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Whoa! Hydrous ethanol (Everclear) didn't separate from E85 or E10!

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(repost from E85forum concerning hydrous ethanol blending.)

 

<Spock>

 

Fascinating...

 

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NONE of these mixtures separated. I was very, very surprised. Test tubes don't lie. We'll see if they hold together after a night in the freezer, but 70 degree ambient temps look good..

 

20% E85 and 80% Everclear

50% E85 and 50% Everclear

20% E10 and 80% Everclear

50% E10 and 50% Everclear

 

Y'know guys, I don't mind doing these quick and dirty tests and posting the results. Is it possible that one day I'm going to regret finding out all this stuff? I don't WANT to know federal or corporate secrets or anything like that.

 

How this kind of work reverberates in the community is undeniably powerful and I think it's just because of the impact of the internet on people who read. It's a power I've grown to fear withthis science because of the responsibilities involved. Who's to say someone tried this and isn't depending on keeping the specific results quiet? I feel like this stuff changes the world in a very short amount of time.

 

When I found Oxytane pushes back the water separation barrier and published it, within a month there were other reports of additives doing the same thing. That was AFTER we cracked the memorandum 1A issue using factory parts. Do you see how I'm getting nervous about finding all of this stuff out? Stepping on billion dollar toes would make me a marked man.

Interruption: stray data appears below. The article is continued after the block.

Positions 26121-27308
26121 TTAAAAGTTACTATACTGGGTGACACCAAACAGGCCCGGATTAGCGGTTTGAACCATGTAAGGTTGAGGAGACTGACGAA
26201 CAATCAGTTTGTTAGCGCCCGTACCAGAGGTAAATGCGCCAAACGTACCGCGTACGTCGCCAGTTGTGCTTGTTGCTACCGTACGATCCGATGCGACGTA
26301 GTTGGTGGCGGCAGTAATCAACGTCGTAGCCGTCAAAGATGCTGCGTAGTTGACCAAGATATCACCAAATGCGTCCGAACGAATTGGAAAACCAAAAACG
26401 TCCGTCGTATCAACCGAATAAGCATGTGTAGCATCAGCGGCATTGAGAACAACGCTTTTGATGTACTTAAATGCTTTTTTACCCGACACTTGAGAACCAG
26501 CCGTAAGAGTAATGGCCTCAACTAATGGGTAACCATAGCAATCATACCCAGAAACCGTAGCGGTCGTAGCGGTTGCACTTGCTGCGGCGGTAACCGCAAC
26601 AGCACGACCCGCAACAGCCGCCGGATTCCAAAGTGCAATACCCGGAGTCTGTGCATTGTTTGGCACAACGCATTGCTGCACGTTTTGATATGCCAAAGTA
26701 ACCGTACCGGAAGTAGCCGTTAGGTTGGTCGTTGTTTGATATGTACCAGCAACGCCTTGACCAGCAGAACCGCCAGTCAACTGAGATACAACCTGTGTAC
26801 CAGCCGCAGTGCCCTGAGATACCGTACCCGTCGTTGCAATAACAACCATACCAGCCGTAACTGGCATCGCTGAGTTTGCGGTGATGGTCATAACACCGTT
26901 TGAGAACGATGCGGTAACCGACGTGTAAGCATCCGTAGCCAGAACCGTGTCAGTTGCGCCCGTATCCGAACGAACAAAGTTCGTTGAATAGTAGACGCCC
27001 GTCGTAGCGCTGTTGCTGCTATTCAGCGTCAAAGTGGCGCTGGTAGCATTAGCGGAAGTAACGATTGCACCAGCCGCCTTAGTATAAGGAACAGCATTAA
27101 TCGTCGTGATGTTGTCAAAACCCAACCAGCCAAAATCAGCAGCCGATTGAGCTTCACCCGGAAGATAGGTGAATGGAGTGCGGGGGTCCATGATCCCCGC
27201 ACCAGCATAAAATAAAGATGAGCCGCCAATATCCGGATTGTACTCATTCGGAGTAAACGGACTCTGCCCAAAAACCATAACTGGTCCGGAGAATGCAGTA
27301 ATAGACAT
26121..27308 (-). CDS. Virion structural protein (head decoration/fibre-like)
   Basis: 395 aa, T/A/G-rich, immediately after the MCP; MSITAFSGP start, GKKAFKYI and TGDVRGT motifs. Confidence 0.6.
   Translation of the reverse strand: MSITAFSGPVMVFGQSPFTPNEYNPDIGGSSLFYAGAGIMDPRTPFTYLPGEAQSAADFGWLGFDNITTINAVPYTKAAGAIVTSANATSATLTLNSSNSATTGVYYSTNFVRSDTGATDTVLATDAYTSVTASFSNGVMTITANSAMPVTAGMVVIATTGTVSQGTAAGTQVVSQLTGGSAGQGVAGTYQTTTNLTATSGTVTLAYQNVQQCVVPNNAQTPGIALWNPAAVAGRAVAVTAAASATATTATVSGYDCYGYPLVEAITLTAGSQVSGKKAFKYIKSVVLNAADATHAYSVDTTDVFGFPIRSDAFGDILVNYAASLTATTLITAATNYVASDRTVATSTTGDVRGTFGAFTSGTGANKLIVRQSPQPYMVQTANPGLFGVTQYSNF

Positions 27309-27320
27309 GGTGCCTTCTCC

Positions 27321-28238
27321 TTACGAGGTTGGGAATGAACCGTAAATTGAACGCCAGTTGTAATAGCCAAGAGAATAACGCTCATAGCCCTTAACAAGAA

I have to start being more careful about what I say, that's partially why I took my site down to tweak some things further. Who's to say I didn't thrash someone's billion dollar plan that I don't even know about? Nothing's a secret once it is published, especially on the internet.

 

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Hummm...?  Have you done the math on those mixtures?  It's pretty early in the morning, so don't put too much stock in my numbers - but for your mixes, I get the following: (this is assuming the EXX mixtures are anhydrous and the Everclear is 190 proof - 95% EtOH, 5% water)

 

Numbers are in weight percent of Gas, Water, EtOH

 

 

20% E85 and 80% Everclear    =  3, 5, 92

50% E85 and 50% Everclear    =  7, 3, 90

20% E10 and 80% Everclear    =  17, 5, 78

50% E10 and 50% Everclear    =  43, 3, 54

 

 

So looking at a chart of EtOH / water / gasoline stability, all of these mixes appear to be well in the stable portion of the chart.  The closest to 'the edge' appears to be the last one which falls down on  one of the stability 'legs', but it is still in the stable portion.  If someone has a chart, feel free to post it, I can't link to any image hosts from work, but could post it later.

 

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I left it in the freezer overnight. E10 formed a frozen boundary layer, but the E85 and hydrous ethanol did not. For a quick and dirty test, I think it was interesting to see. If I drop some tap water in it, then it separates.